American journalists repeatedly demanded that immediate architectural reform was necessary. Structures did not have enough exits or extinguishing materials, and maintenance of those that existed was often neglected. “In yesterday’s Times,” one reporter noted in 1872, “we recorded no less than twelve fires which took place in twenty-four hours and three of them were very destructive.” The most precarious of all edifices were theaters, which packed in crowds night after night and were illuminated by many small flames or, eventually, vast amounts of newly developed electrical equipment.

The Chicago Times ran an enormous front-page story about a local theater fire in February 1875, with shocking subheads like burned alive and hundreds of charred and distorted corpses. It included horrifying details about patrons’ struggles to escape and their gruesome deaths. The article turned out to be completely made up, but it wasn’t a hoax. It was a cautionary tale, printed by the newspaper in hopes of raising awareness about poor fire-safety measures in public buildings, particularly entertainment venues—a lesson no one seemed ready to learn yet.

On December 5 of the following year the Brooklyn Theater went up in flames. One of the gaslights above the stage set the drop curtain of the stage on fire. Although the actors saw the blaze, they continued the performance of the melodrama The Two Orphans until someone in the auditorium cried out, “Fire!” The performers gathered by the footlights, imploring the crowd not to panic. Then someone opened the stage doors to allow an exit. A draft blew in and flames billowed. Screaming people struggled to exit, falling over the balcony, sliding down the stairs, piling on top of one another. At least 278 people perished. The fire marshal ordered a random sample of autopsies, all of which revealed death by suffocation. The head usher, Thomas Rochford, said that he’d previously seen the room empty in seven minutes easily. The building’s architect, G.L. Morse, insisted that people should have been able to evacuate in three.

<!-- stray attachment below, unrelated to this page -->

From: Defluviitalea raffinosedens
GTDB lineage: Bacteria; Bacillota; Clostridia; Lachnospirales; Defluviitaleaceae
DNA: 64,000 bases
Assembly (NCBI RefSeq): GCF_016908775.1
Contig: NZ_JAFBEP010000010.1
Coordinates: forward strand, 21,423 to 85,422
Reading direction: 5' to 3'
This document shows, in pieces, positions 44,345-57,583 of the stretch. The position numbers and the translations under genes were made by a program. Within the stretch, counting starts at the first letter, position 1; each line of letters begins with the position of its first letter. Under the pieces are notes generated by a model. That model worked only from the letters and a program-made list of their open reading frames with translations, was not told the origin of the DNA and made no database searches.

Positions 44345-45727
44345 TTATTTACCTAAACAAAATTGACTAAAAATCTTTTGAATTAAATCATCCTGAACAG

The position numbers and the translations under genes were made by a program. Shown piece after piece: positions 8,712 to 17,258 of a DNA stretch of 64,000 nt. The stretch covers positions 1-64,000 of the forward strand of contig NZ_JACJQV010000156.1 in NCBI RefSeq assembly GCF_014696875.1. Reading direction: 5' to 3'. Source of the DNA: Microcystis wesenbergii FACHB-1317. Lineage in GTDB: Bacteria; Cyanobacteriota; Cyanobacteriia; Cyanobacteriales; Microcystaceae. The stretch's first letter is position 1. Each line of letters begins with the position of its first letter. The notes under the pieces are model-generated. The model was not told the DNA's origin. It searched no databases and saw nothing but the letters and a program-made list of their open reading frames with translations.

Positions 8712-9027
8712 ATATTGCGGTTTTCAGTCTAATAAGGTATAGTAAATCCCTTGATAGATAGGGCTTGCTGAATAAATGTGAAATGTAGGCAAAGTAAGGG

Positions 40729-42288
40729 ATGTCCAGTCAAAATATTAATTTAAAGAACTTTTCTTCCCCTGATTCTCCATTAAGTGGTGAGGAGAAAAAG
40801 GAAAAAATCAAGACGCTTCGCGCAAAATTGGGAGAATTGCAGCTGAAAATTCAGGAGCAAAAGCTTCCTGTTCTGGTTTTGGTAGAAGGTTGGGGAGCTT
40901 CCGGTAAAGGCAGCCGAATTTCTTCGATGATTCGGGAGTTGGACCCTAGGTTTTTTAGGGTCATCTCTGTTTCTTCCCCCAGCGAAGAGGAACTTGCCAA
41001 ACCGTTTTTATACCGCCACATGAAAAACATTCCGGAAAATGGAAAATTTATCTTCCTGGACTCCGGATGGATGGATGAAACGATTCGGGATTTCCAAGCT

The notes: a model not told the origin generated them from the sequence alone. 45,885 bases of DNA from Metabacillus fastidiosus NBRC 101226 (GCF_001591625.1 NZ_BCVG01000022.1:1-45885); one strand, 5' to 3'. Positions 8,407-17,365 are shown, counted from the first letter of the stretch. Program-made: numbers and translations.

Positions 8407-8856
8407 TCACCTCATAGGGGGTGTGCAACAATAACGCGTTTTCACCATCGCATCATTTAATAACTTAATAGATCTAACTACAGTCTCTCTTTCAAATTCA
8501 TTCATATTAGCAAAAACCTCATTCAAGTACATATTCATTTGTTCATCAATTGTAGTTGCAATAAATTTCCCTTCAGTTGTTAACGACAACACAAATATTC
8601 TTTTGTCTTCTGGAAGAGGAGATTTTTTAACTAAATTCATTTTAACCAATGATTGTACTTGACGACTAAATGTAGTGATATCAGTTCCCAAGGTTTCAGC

On New Year’s Eve 1903, Chicago’s Iroquois Theater was set ablaze in similar circumstances. During a matinee performance of Mr. Bluebeard, largely attended by women and children, the fuse of a spotlight burst, setting fire to the muslin “fly border” of the stage. For a few minutes, the stagehands fought to put it out—stage electrician John E. Farrell climbed up to the top of the curtain and attempted to douse the fire with his bare hands—but it quickly grew beyond all reckoning. Farrell then hurried down to the stage door, opened it, and began to evacuate everyone backstage. When other workers attempted to slide open the large backstage freight doors, they released a draft that forced the fire into the theater auditorium. Described as a “wall of fire” and a “cyclonic blast” by various witnesses, the blaze billowed into the audience, blocking many of the fire exits. Other escape routes either were not labeled, locked, or difficult to operate. Eddie Foy, the headlining comedian at the performance, ran to the front of the stage and began to try to direct people safely out of the theater. But the loft above him caved in and brought the flames to the stage, forcing him to make his own way out. At this point, the lights went out.....